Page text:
Reviews: Malady

Ms. Shafer reviews the disturbing drama, Malady

"Put that away! You don't know
where that hand has been!"
With the colossal presence of shoot-em-up action flicks laden with the most expensive special effects that money can buy, here sits Malady. It is defined by its only two characters that have few words shared between them however have proven to steal the show one scene at a time. Speaking from a materialistic point, the film does little to provoke more than enough cerebral stimulation to leave you feeling dirty and almost in a “Wait, what the hell just happened?” sort of vibey way. There are times when the film really struggles to keep your attention fully centered but doesn’t offer an ounce of disappointment when it comes to atmospheric story building at a constant glacial stealth. Director Jack James, known more for the visual effects bullet points listed on his resume, shows an aesthetically rich standpoint otherwise not commonly seen in mainstream film.

Malady is the modern-day, spiritually combusting love story of Holly (Roxy Bugler) and Matthew (Kemal Yilidirim) that does a stellar job right off the bat introducing you to these harrowing characters but instead, without extensive detail or backstory. The performances are beautifully acted with affluent emotion that is almost too laborious to watch at times, but evolve into a fundamental element of the film, almost eradicating the need for verbal cues or dialogue at all. In retrospect, these characters could probably go the full one hour and forty minutes length of the film without saying a word and could let their eyes tell the entire story. Matthew and Holly’s newfound relationship begins to be tested however, as Matthew discovers that his mother, played by Jill Connick, is stricken with illness. Emerging from the vortex of grief herself, Holly encourages Matthew to pay a visit to her, hoping to reconcile and patch together what battered and broken the relationship Matthew and his mother once had.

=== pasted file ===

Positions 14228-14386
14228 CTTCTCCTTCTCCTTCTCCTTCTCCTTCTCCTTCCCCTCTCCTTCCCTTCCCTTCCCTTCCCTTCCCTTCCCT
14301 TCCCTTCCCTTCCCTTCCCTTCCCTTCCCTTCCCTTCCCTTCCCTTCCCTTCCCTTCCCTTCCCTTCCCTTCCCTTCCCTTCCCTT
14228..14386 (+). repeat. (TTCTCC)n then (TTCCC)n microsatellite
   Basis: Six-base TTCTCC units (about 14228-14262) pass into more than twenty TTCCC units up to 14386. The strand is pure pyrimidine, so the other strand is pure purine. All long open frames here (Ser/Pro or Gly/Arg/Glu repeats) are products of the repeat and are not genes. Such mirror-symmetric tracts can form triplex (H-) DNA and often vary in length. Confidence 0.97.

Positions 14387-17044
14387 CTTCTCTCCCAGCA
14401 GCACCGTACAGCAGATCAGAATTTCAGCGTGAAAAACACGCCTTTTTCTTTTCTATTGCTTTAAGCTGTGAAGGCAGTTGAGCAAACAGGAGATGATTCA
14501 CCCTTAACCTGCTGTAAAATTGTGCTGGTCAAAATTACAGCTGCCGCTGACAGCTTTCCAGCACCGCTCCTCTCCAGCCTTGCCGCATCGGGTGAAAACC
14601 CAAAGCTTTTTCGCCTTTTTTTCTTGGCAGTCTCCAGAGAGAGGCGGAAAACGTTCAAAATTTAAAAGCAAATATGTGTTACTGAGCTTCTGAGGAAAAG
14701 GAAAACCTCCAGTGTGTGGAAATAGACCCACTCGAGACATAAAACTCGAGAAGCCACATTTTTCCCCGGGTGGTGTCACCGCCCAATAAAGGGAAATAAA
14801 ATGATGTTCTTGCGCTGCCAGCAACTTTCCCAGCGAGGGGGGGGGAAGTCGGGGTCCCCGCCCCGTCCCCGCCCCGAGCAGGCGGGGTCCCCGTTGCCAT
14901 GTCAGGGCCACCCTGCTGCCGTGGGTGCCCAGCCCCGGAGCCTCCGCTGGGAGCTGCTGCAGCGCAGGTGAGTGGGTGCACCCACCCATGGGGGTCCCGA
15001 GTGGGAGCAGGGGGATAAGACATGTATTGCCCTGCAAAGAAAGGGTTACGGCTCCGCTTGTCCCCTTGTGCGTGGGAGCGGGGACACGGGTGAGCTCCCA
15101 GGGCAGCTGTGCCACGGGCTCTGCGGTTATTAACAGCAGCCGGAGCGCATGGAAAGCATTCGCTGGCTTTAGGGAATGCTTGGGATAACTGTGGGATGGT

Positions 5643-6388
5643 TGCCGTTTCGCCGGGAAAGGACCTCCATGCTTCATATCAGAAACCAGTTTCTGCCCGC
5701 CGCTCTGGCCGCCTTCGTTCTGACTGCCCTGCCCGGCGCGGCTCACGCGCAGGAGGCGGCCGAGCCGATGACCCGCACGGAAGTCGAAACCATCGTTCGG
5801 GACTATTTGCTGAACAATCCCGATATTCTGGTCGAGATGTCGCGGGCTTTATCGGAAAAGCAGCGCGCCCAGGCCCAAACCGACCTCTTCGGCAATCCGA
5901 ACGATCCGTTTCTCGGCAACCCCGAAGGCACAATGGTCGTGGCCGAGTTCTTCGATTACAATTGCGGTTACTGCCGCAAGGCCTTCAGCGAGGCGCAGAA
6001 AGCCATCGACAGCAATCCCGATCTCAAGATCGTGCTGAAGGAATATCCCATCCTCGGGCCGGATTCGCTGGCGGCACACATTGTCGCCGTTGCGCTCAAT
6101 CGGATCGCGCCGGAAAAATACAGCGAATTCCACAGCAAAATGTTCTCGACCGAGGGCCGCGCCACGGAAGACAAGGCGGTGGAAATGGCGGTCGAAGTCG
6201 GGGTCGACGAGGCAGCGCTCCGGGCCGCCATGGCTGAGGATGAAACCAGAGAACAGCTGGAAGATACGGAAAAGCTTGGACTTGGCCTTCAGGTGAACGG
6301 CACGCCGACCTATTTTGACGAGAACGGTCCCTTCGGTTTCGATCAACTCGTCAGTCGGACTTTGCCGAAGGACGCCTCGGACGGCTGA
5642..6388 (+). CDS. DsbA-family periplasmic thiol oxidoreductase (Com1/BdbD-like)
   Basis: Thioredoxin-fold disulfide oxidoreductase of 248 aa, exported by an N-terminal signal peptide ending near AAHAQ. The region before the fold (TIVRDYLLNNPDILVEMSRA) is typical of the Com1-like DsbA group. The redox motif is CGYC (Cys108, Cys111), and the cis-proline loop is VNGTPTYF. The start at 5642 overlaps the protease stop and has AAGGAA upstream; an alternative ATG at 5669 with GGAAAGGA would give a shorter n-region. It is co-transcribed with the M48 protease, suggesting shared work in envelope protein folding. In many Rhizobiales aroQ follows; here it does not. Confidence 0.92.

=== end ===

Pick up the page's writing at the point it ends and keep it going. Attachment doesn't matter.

Aside from the story building factor that never seems to launch itself from its starting point, Malady is an untarnished and fickle drama that unfortunately leaves the viewer wanting more until the bitter end. The characters themselves are purely one dimensional and don’t garner any relatable raw emotion. The localized premise was to artistically follow two love struck souls, but instead is replaced with a passive melancholic incline where a single pin drop could alter the direction of the film. The film also has its fair share (aka, any at all) of gritty softcore sex, conceptually shown in a sense that hooks a gravitational pull around you and releases without ever biting. Malady hastily joins two souls together and shares their passionate unity, but with any foreboding relationship comes a precarious past that no one could possibly ever prepare for.


-Sarah Shafer

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